Tuesday, October 18, 2011

M'sia and Myanmar sign exchange detainees deal

KUALA LUMPUR (Oct 17, 2011): Malaysia and Myanmar have agreed in principle to exchange detainees, Home Minister Datuk Seri Hishammuddin Hussein announced today, sparking concern among human rights groups.
He said the exchange will help reduce congestion at immigration depots nationwide.

“There are about 1,000 Myanmar nationals detained at immigration depots for various immigration related offences,” he told a news conference after meeting Myanmar Deputy Foreign Minister U Maung Myint who is on a three-day working visit.

However, the number of Malaysians detained in Myanmar was not made known.

Hishammuddin said about 257,000 Myanmar nationals had been biometrically registered under the government’s 6P amnesty programme for immigrants.

This proposal comes on the heels of the abandoned Malaysia-Australia agreement in July to swap asylum-seekers for refugees.

Under that deal, which was criticised by rights groups, Australia agreed to accept 4,800 UN-approved refugees in exchange for Malaysia hosting 800 asylum-seekers while their applications were being processed.
However, Australian Prime MinisterJulia Gillard ditched the deal last week for fear of not being able to get the law through parliament where she has a one-seat majority.

The idea to send back Myanmar nationals has raised concern among NGOs which said it would breach human rights as many Myanmars fled their country to escape persecution.

Migrant Care Malaysia director Alex Ong told theSun the situation of the Myanmar nationals was different from that of Indonesians and Bangladeshis.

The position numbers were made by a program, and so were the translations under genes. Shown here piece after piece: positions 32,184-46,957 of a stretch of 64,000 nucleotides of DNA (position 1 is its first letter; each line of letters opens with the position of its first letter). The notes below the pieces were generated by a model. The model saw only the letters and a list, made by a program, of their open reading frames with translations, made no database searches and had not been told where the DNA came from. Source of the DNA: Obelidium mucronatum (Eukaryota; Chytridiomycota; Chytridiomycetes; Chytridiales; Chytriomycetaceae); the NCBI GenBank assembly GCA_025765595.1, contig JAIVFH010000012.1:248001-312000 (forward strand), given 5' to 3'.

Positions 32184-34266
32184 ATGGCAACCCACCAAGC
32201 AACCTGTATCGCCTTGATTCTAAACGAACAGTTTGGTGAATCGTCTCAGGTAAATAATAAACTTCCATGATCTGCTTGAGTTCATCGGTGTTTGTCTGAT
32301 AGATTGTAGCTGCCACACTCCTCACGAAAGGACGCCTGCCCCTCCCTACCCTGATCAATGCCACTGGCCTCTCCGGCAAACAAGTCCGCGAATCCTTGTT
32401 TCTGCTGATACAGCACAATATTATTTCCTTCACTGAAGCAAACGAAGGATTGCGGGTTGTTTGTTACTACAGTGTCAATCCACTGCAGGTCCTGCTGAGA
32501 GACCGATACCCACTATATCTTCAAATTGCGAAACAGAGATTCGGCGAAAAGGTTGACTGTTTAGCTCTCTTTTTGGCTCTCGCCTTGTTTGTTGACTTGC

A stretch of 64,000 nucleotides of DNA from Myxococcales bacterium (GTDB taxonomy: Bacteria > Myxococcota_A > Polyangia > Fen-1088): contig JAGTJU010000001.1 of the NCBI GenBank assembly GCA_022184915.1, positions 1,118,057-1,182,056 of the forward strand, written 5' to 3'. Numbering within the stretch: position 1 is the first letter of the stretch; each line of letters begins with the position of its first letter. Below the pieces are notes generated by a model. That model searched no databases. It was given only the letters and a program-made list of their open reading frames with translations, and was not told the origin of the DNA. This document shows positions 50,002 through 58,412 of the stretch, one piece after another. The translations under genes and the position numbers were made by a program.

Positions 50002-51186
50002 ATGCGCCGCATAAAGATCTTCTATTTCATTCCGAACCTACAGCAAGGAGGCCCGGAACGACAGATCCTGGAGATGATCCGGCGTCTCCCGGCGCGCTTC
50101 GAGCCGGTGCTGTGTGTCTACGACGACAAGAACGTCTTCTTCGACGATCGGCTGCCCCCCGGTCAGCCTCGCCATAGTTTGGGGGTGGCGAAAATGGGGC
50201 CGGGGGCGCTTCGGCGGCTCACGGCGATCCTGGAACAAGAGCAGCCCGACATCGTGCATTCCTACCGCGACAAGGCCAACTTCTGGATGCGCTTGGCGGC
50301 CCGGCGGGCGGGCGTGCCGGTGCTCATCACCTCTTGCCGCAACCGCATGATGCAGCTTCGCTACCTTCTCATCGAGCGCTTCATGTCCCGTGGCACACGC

“The Indonesians and Bangladeshis mostly come to Malaysia as economic migrants, meaning they are seeking wealth and a better life.

“The majority of Myanmar detainees, however, are seeking political asylum, and are not here for economic reasons. We also have to consider their refugee status,” he said.

Tenaganita director Irene Fernandez, when told of the proposal, expressed shock that such an exchange could take place.

“It is worrying because many of them are actually refugees, but because Malaysia is not a signatory to the 1951 United Nations Convention on Refugees and does not recognise anyone as refugees, they are treated as undocumented migrants,” she said.

Earlier, Hishammuddin said besides helping to reduce congestion at detention depots, the swap will foster closer cooperation between Myanmar and Malaysia in tackling cross-border crimes.

“Malaysia and Myanmar have agreed to set up a joint working committee that will enhance efforts to monitor the movement of migrants between the two countries.

“The committee is expected to be set up by next week,” he said, adding that details on the exchange programme will be revealed after its first meeting.

He said the government had also arrived at similar commitments with Indonesia and Bangladesh which were the top two source countries for migrant workers to Malaysia.

U Maung Myint said arrangements will soon be made to send Myanmar nationals detained at depots back to Myanmar.

On the 6P programme, he said while the move to provide amnesty was welcomed, he had requested for an extension of the registration period, which had ended on Aug 31, for Myanmar workers.

The 6P programme is now in the legalisation and enforcement phase which involves the deployment of four million officers from the immigration, police, army and Rela nationwide to act against errant employers and migrant workers.

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